Another manager stated the following: “One of my team has a bad attitude, is aggressive and shouts, is intimidating to manage and fellow team members find them difficult to work with.”

The mindset and negative emotional state these managers would be in when discussing these issues with their employee is obvious. No matter what words they chose and how much they tried to mask their thoughts it would come across to the employee as negative, in the discussion. The underlined words being used and thought about by the managers are likely to bring about a negative emotional state.

In each case a simple re framing of the issues with a “growth mindset” would bring about a change in the manager’s emotional state when addressing the problem with the employee.

A “growth mindset” re-framing of the first example:

Different questions by the manager create a “growth mindset” and allow for a much deeper analysis and therefore more positive discussion. Questions such as: “What do we need to do to encourage productivity, high performance and focused work from each team member?” “Is everyone engaged, clear about their role and responsibilities and fully utilised, valued and recognised?”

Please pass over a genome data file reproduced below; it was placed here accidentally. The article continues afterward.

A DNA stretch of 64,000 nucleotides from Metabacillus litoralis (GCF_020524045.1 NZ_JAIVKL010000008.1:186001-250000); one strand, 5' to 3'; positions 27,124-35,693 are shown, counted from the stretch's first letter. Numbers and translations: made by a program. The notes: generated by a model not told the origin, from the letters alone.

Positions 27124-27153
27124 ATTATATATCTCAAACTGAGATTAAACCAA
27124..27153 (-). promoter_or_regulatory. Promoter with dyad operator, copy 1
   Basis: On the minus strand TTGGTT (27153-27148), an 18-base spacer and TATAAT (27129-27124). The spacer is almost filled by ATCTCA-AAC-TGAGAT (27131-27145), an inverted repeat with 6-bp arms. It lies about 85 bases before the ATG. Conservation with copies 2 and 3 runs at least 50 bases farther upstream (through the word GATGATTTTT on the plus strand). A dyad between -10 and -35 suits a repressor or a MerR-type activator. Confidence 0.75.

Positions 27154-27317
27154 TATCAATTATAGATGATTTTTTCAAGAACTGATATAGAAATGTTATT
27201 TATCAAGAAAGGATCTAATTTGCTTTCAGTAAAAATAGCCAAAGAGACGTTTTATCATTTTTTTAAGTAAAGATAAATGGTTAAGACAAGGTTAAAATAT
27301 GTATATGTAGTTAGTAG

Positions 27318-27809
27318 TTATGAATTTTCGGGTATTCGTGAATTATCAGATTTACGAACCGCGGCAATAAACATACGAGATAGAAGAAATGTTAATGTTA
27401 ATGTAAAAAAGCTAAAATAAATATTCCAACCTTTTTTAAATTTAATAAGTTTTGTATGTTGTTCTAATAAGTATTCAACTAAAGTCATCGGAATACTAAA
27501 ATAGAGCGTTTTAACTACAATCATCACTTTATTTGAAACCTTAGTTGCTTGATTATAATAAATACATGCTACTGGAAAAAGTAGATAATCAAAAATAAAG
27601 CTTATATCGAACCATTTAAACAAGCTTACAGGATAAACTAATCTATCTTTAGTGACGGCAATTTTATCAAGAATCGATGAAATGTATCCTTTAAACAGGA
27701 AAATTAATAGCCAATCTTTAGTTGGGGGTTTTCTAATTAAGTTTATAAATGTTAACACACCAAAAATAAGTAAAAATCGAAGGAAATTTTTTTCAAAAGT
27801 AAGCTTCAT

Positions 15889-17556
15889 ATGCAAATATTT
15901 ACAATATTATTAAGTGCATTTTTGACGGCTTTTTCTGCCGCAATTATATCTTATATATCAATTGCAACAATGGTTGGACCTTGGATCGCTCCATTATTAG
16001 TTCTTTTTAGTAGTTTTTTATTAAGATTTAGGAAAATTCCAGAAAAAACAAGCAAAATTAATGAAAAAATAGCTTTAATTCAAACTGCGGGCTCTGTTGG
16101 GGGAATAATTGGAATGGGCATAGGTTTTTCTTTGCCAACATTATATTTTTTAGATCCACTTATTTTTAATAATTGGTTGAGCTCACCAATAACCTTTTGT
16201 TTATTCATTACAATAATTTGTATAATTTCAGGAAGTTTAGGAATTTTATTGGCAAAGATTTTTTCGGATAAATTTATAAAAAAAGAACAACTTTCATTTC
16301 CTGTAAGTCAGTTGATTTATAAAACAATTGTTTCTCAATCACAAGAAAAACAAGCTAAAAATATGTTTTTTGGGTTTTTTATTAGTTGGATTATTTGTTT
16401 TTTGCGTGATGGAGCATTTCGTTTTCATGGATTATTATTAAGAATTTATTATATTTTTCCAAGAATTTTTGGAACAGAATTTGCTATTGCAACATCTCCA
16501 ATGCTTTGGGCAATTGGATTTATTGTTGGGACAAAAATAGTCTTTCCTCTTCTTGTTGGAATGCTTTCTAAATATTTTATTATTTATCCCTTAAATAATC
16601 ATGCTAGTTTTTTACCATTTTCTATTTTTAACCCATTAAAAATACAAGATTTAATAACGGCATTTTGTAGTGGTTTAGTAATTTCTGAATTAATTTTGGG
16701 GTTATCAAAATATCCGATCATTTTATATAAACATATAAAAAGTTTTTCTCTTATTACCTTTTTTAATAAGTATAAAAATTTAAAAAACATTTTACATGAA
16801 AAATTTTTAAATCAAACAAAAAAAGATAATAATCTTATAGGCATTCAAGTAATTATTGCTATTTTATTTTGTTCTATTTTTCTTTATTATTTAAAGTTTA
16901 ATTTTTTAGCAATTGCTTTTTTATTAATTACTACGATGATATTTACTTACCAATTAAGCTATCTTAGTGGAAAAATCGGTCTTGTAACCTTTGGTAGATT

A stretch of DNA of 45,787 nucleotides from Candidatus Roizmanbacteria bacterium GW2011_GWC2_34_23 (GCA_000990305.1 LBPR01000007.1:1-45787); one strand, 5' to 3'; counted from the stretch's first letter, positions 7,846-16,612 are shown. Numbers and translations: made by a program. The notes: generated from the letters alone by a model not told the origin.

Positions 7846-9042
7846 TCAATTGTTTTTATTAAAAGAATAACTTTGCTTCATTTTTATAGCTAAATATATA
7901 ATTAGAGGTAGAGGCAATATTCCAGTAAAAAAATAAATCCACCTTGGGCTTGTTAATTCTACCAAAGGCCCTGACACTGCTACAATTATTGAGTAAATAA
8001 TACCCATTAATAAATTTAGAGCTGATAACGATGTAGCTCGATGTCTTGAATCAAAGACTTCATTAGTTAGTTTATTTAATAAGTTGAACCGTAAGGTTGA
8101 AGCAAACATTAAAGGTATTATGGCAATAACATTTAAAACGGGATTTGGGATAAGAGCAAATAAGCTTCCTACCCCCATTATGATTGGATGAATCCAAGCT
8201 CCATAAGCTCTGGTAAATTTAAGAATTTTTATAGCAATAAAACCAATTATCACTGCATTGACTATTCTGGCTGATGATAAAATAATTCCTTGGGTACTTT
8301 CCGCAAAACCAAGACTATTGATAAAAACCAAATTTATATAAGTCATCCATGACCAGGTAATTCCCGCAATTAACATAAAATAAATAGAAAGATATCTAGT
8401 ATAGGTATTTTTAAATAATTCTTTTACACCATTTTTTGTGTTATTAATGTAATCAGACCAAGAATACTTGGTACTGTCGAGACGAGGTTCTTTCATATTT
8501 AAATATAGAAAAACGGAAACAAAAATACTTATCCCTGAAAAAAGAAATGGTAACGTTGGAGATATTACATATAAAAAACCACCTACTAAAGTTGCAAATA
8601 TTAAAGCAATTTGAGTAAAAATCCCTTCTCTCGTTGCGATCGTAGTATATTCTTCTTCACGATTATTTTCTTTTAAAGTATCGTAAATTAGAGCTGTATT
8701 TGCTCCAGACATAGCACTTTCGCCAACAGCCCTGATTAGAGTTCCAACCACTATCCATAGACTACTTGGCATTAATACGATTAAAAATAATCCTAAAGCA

The same can be done with the second example by looking at the question from a different point of view with less judgement and more open thoughts about what is possible.

Changing the mindset and emotional state creates a change in the discussion:

“Does everyone in my team understand and share our core values and what we expect in behaviours during interactions?” “How can we go about ensuring everyone knows, understands and agrees to our core values and behaviours as a team?”

Conclusion

To create a more productive work place and engaged team put your managers through some Emotional Intelligence and mindset training. Regularly practice mindfulness and encourage emotional intelligence by rewarding demonstrations of it in the management team. Typical human resources management practices today, often seem to lack a good and thorough understanding of emotional intelligence in action.

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King Consulting HR are trained professionals in Emotional Intelligence (EQ) training. Please get in touch if you would like to know more about how you can learn and use EQ in your business.